Several Proposed Class Actions Filed Against NationsBenefits, Aetna, Others
Proposed class action lawsuits are piling up in federal courts over hackers’ use of a vulnerability in Fortra’s GoAnywhere secure file transfer and a resulting health data breach affecting more than 3 million individuals.
Florida third-party benefits administrator NationsBenefits Holdings disclosed in April that months earlier hackers had accessed personal information by using the widely exploited flaw (see: Clop GoAnywhere Attacks Have Now Hit 130 Organizations).
As of Monday, plaintiffs have filed at least seven GoAnywhere-related lawsuits against NationsBenefits, including six in the U.S. District Court for the Southern District of Florida.
At least two of the proposed class actions filed against NationsBenefits – one in Florida and one in North Carolina – also name health insurer Aetna as a co-defendant.
Aetna is named sole defendant in a third proposed class action lawsuit involving GoAnywhere hacking, filed last week in the U.S. District Court for the District of Connecticut by a health plan member on behalf of herself and an alleged estimated 3 million others similarly situated.
The lawsuits all make similar allegations, ranging from negligence and breach of fiduciary duty to violations of state consumer protection laws.
They seek relief including actual and punitive damages as well as injunctive relief to order the companies to implement security measures to prevent similar incidents.
Besides Aetna, another NationsBenefits client – Santa Clara Family Health Plan – separately in March reported to HHS’ Office for Civil Rights a hacking incident affecting 277,000 individuals that also involved benefits administrator NationsBenefits and the Fortra compromise.
Santa Clara Family Health Plan is also named a co-defendant with NationsBenefits in at least one of the six federal lawsuits filed in Florida (see: Fortra GoAnywhere-Related Health Data Breach Tally Climbs).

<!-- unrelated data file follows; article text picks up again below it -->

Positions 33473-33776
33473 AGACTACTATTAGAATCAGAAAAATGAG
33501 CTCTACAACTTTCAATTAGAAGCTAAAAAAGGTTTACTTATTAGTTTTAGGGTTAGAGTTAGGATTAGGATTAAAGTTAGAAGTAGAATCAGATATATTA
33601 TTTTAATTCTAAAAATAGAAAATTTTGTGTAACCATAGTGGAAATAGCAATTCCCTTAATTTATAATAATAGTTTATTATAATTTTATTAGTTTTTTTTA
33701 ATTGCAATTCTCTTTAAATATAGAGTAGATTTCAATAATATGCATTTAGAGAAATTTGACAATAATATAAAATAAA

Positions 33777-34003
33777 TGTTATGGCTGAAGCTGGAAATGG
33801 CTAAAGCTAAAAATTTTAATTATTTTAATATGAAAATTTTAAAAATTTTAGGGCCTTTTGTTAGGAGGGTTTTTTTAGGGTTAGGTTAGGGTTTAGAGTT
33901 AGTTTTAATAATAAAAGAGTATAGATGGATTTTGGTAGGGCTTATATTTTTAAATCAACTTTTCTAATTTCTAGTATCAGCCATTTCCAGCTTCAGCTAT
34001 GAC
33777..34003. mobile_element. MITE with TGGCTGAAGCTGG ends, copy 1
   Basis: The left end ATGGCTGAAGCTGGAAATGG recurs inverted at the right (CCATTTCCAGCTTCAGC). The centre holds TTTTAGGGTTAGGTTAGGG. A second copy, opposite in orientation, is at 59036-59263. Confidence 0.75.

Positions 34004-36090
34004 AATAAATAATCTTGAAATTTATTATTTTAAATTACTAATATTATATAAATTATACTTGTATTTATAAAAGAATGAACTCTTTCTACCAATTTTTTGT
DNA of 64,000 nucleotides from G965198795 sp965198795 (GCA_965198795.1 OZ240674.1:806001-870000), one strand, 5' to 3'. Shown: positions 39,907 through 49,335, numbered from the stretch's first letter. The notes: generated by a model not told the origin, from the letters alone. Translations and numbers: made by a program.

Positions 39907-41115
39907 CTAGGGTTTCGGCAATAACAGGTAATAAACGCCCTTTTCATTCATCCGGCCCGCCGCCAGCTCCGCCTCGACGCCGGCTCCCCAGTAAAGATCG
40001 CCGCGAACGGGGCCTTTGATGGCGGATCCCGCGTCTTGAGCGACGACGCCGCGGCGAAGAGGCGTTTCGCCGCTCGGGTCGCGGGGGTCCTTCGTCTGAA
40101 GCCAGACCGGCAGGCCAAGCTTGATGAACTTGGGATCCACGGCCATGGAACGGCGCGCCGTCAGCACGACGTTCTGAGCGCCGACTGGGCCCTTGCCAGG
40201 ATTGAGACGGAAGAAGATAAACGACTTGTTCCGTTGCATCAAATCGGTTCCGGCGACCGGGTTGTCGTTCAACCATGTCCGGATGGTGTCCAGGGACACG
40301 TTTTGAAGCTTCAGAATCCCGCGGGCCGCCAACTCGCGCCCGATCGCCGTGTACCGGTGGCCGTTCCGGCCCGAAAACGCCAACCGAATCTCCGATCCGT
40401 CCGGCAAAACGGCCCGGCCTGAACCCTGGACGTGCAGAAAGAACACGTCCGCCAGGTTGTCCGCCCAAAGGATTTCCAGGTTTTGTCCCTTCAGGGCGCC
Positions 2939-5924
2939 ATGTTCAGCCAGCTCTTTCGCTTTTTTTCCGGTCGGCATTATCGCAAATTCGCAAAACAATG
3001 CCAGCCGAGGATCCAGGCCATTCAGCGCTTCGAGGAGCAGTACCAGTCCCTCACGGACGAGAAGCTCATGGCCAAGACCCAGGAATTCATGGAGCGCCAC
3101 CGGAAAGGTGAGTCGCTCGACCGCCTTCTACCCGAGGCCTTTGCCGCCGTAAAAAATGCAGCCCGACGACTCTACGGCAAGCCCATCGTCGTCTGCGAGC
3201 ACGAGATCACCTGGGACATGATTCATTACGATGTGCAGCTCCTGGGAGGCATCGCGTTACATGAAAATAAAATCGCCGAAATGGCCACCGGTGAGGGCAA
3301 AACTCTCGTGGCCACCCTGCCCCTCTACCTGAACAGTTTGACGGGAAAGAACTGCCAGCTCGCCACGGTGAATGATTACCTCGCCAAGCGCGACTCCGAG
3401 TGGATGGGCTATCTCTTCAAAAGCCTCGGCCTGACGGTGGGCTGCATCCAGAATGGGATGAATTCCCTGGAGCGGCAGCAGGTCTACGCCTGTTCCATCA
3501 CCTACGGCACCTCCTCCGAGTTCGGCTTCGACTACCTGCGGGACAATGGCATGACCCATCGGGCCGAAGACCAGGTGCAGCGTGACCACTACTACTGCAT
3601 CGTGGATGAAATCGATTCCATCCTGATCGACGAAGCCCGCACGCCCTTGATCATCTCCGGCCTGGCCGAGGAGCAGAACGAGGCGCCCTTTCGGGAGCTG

NationsBenefits did not immediately respond to Information Security Media Group’s request for comment on the lawsuits. Santa Clara Family Health Plan said it does not comment on pending litigation.
Aetna, in a statement to ISMG, said, “nothing is more central to us than protecting the privacy and security of our members’ information” and that the company will defend itself against this litigation.
Additional healthcare sector entities and insurers have also reported Fortra-related breaches in recent months and weeks, including Blue Shield of California and virtual therapy provider Brightline (see: Health Plan, Mental Health Provider Hit by GoAnywhere Flaw).
The vulnerability in GoAnywhere MFT is a pre-authentication remote code execution flaw allowing attackers to exploit the flaw and remotely execute code without having to first authenticate in the administrative console.
For the attack to succeed, the administrative console must be exposed to the internet. The first known attacks to exploit the flaw began Jan. 25. On Feb. 1, Fortra issued a security alert and mitigation instructions. On Feb. 7, it released version 7.1.2 of GoAnywhere MFT, which patches the flaw.
The Cybersecurity and Infrastructure Security Agency and other federal agencies have urged GoAnywhere MFT users to immediately patch their software.